Illinois Spending Soars, Governor Seeks Tax Hikes

Published June 1, 2009

Illinois state government is facing a budget deficit between $8 billion and $11.5 billion, and Illinois citizens are facing tax and fee hikes that could take billions more from them.

Gov. Pat Quinn (D)—the one-time lieutenant governor to indicted and impeached Gov. Rod Blagojevich (D)—insists tax hikes are necessary to balance the budget.

Not so fast, say other state leaders.

“Over the last six years, we have seen state spending grow by over $9 billion—a 41 percent increase,” said Illinois House Republican Leader Tom Cross (R-Oswego). “We need to implement some accountability and responsibility to begin holding the line on both taxes and spending.”

50 Percent Tax Hike

Quinn’s budget calls for at least $3.5 billion in new revenues. The personal income tax rate would be increased by 50 percent, and the corporate income tax also would be raised, making it the fourth highest in the nation.

“Illinoisans already pay high sales taxes—Chicago’s 10.25 percent rate is the highest of any large city in America—and above-average property taxes,” said Josh Barro, staff economist with the Washington, DC-based Tax Foundation. “The saving grace of the Illinois tax code is the low, simple income tax. Governor Quinn’s proposal is to do away with the only good thing about Illinois taxes.”

Not Just on ‘Wealthy’

Quinn aims to soften the blow for some by increasing the standard personal exemption that is applied before income taxes are calculated, but doing so won’t shield many taxpayers.

Under Quinn’s plan, according to a recent Illinois Policy Institute study, a single taxpayer making more than $14,000 a year would pay more in taxes, as would a couple bringing home more than $28,000. A three-person family with household income topping $42,000 also would be hit with a higher tax bill.

“The last thing the hard-working families in this state need is an income tax increase,” said state Rep. Michael Connelly (R-Naperville). “We can better help our residents by passing spending transparency legislation, which would allow us to get a grip on the tens of billions of taxpayer dollars that the government already spends. Transparency is to government waste what an MRI is to a disease—a roadmap to removing the ailment.”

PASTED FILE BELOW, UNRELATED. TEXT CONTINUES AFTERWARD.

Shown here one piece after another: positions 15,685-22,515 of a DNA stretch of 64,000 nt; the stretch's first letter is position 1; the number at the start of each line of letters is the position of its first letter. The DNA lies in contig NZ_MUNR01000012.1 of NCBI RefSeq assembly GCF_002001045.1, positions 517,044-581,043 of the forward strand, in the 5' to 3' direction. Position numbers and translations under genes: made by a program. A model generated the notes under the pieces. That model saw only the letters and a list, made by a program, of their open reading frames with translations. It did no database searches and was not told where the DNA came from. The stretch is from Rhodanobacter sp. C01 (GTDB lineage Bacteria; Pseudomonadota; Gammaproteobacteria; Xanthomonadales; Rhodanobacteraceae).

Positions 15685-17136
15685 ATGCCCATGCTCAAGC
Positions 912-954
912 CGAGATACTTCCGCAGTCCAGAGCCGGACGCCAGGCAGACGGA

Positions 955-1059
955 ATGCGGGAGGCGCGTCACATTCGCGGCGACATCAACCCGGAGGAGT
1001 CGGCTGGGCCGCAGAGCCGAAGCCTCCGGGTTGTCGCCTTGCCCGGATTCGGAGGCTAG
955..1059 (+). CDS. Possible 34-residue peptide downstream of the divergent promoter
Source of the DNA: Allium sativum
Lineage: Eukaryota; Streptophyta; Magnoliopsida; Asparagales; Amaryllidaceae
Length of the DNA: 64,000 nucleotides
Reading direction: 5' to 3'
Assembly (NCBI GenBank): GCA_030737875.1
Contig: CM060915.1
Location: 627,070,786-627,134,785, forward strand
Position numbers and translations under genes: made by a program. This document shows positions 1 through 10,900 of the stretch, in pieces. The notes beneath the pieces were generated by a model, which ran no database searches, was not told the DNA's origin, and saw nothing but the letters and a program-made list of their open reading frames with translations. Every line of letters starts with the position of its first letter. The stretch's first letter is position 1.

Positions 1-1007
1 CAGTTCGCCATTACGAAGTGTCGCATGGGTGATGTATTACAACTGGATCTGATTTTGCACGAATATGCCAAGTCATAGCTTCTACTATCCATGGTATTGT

Spending Hikes

While Quinn did make some cuts to state spending, most notably to the costs of public employee health care and retirement benefits, he increased proposed expenditures for certain government agencies, including education and health care.

In early April, Illinois Senate Republicans released a spending cut blueprint they say would save $3.4 billion per year, primarily by relying on reforms to Medicaid, public retiree health care benefits, and procurement practices.

“Corruption, mismanagement, lack of leadership, reckless spending, and anti-business tax schemes have caused this deficit,” said Illinois State Senator Dan Duffy (R-Barrington). “Ending corruption, encouraging job growth, and keeping taxes low will solve our state’s budget problems. We need more jobs, not more taxes.”

Whopping Cigarette Tax Hike

Quinn also is pushing for a $1 increase in the state’s excise tax on cigarettes, currently at 98 cents a pack, with the intent of using the money to bring down the state’s Medicaid payment backlog. Taxpayer advocates are concerned the expected revenues from a tobacco tax hike won’t materialize as the higher price point drives users away.

“A tax increase with such uncertain revenue prospects is a terrible proposition,” said Joshua Culling, state government affairs manager for the National Taxpayers Union. “In fact, I wouldn’t be surprised to see a New Jersey effect, where the state actually loses money as a result of the cigarette tax hike.”

Many are questioning the long-term impact of a tax hike on Illinois’ economy. The state ranks 44th and 48th, respectively, in its economic outlook and performance, according to the ALEC-Laffer State Economic-Competitiveness Index.

$8.6 Billion in Lost Output

Tax policy economist Scott Moody calculates Quinn’s personal income tax hike would cost the Illinois economy $8.6 billion in lost output over the long term.

“To put this massive sum into perspective,” said Moody, “the hidden cost of Gov. Quinn’s tax hike is the economic equivalent of taking all the 2008 tax revenue from the sales tax, cigarette tax, liquor tax, inheritance tax, corporate franchise tax and fees, and insurance taxes and fees and dumping that money into Lake Michigan.”

Moody believes the governor and General Assembly should instead focus on reducing spending.
“That is the only sustainable way to balance the budget and lower taxes in order to put Illinois back on the path to economic recovery,” Moody said.

Kristina Rasmussen ([email protected]) is executive vice president of the Illinois Policy Institute.